While digging through my barrel of tapes for the ongoing Five Retro TV Commercials series, I came across a real doozy: Several hours’ worth of Batman: The Animated Series episodes, all taped off of Fox back in 1993.
Fox Action Theater Intro! (1993)
I haven’t written much about Batman: TAS, but I was a very devoted fan. Dark, restrained and sensitive, it was pretty much the antithesis of most early ‘90s cartoons. I’ve loved lot of Bat-things over the years, but if I’m being objective, nothing has ever topped this series.
The VHS recording left every commercial intact, and since Batman: TAS was probably the only animated series I always made an effort to watch back in ‘93, I remember nearly all of them. Sooo many goodies!
I’d estimate that I could score at least four editions of Five Retro TV Commercials from this one tape. This is the first. See how many you remember, down below. For reference, they all would’ve aired in the fall of ‘93. Read More…
Being a comic reader and a comic collector can indeed be different things, but in the early ‘90s, I was both. Lured in by Marvel’s cosmic epics and sustained by all of those foil covers and bagged “exclusives,” this was a time when comics were white hot, and when every kid lived within walking distance of at least one comic shop. (In my case, I could pick between 3 or 4.)
During that time, Marvel tested a new feature within many of its titles: THE COOLOMETER, a tongue-in-cheek guide to what was cool (and more bitingly, uncool) on any given month.
In retrospect, I take these monthly Coolometers for what they were: Snarky jokes with a little bit of self-promotion thrown in. Still, as a kid, I put a lot of stock into them. Sometimes they’d validate my own likes or dislikes. Other times, they’d make me feel bad for being into things that were deemed “uncool.” Either way, I looked forward to them just as much as I looked forward to whatever heady adventures Adam Warlock was about to go on. Read More…
I spent $100 on Ninja Turtles pork rinds.
Actually, with shipping, I spent $104.
Distributed by Rolets in 1990, the pork rinds were meant to promote the first Ninja Turtles movie. (First and still the best, IMO.) While something pizza-related was obviously a more natural fit — and the Ninja Turtles did indeed team up with several pizza makers — there was an in-universe reason for this pork rinds promotion. More on that in a minute.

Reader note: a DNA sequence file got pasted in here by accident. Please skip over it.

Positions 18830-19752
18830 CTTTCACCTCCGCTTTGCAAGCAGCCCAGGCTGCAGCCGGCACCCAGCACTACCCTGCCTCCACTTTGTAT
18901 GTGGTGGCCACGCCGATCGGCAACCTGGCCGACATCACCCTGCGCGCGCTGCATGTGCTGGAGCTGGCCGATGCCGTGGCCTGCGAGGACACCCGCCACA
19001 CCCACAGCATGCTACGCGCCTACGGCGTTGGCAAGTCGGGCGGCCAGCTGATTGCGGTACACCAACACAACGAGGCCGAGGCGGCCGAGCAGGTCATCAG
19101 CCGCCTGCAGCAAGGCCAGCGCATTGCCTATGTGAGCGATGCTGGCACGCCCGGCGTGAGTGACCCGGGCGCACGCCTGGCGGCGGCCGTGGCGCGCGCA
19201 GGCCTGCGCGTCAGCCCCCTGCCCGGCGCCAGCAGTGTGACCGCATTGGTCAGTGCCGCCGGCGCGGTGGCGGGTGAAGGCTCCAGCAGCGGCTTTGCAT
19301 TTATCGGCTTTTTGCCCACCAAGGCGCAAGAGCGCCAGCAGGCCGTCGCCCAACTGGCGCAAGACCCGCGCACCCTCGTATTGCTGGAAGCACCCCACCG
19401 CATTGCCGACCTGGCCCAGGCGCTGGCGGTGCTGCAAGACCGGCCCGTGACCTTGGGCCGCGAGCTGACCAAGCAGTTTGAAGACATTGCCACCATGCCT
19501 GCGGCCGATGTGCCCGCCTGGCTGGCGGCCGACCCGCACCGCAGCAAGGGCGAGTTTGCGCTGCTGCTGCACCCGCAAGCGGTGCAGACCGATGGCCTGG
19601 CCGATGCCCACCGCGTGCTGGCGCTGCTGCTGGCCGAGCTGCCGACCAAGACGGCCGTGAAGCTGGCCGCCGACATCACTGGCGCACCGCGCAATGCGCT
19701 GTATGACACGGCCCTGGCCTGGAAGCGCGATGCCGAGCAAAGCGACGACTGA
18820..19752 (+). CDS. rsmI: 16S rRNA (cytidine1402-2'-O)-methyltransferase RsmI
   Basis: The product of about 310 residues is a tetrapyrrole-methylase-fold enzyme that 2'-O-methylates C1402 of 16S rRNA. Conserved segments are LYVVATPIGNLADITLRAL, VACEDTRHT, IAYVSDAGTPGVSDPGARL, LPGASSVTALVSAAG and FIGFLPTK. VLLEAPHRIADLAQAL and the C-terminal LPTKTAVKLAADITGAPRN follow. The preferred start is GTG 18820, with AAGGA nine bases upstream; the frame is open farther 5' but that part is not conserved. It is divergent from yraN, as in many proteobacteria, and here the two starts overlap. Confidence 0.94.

The decision to buy these didn’t come easily. I even ran a poll on Twitter, secretly hoping for strangers to talk me out of it, but knowing deep down that I was still gonna get these motherfuckers no matter what people said.
For one thing, I’d been chasing them for years. Very long ago, a “retired” TMNT collector tossed his whole collection on eBay. It was 90% action figures and other stuff from Playmates’ toy line, but barely visible in a pile of side dish ephemera was one beautiful bag of Ninja Turtles pork rinds.
No matter how many times I rephrased the question, the seller refused to break up the lot, which was far more money than I could spend even on a particularly stupid brain day. (Like, say, the other day, when I blew a hundred bucks on ancient pig.)
This was the first time I’d seen a still-sealed bag of ‘em since. I routinely resist the many hot new collectibles that all of my friends go wild for, but when I honestly feel like I’ll never have the chance to buy something again, my resolve dies and my entire body is taken over by tiny-sized idiot versions of me, who all shout “YOLO” in unison, sounding like evil chipmunks.
You’ve seen this behavior on display all over Dino Drac, which might’ve led you to believe that I really am flush enough to be able to afford literal garbage. Not true at all. With each of these purchases comes a huge pile of guilt. I then force myself to sell enough of my older collectibles so that the new thing could technically be construed as “free.” It’s like going to a pawn shop after a bender in Atlantic City. It’s exactly like that. Read More…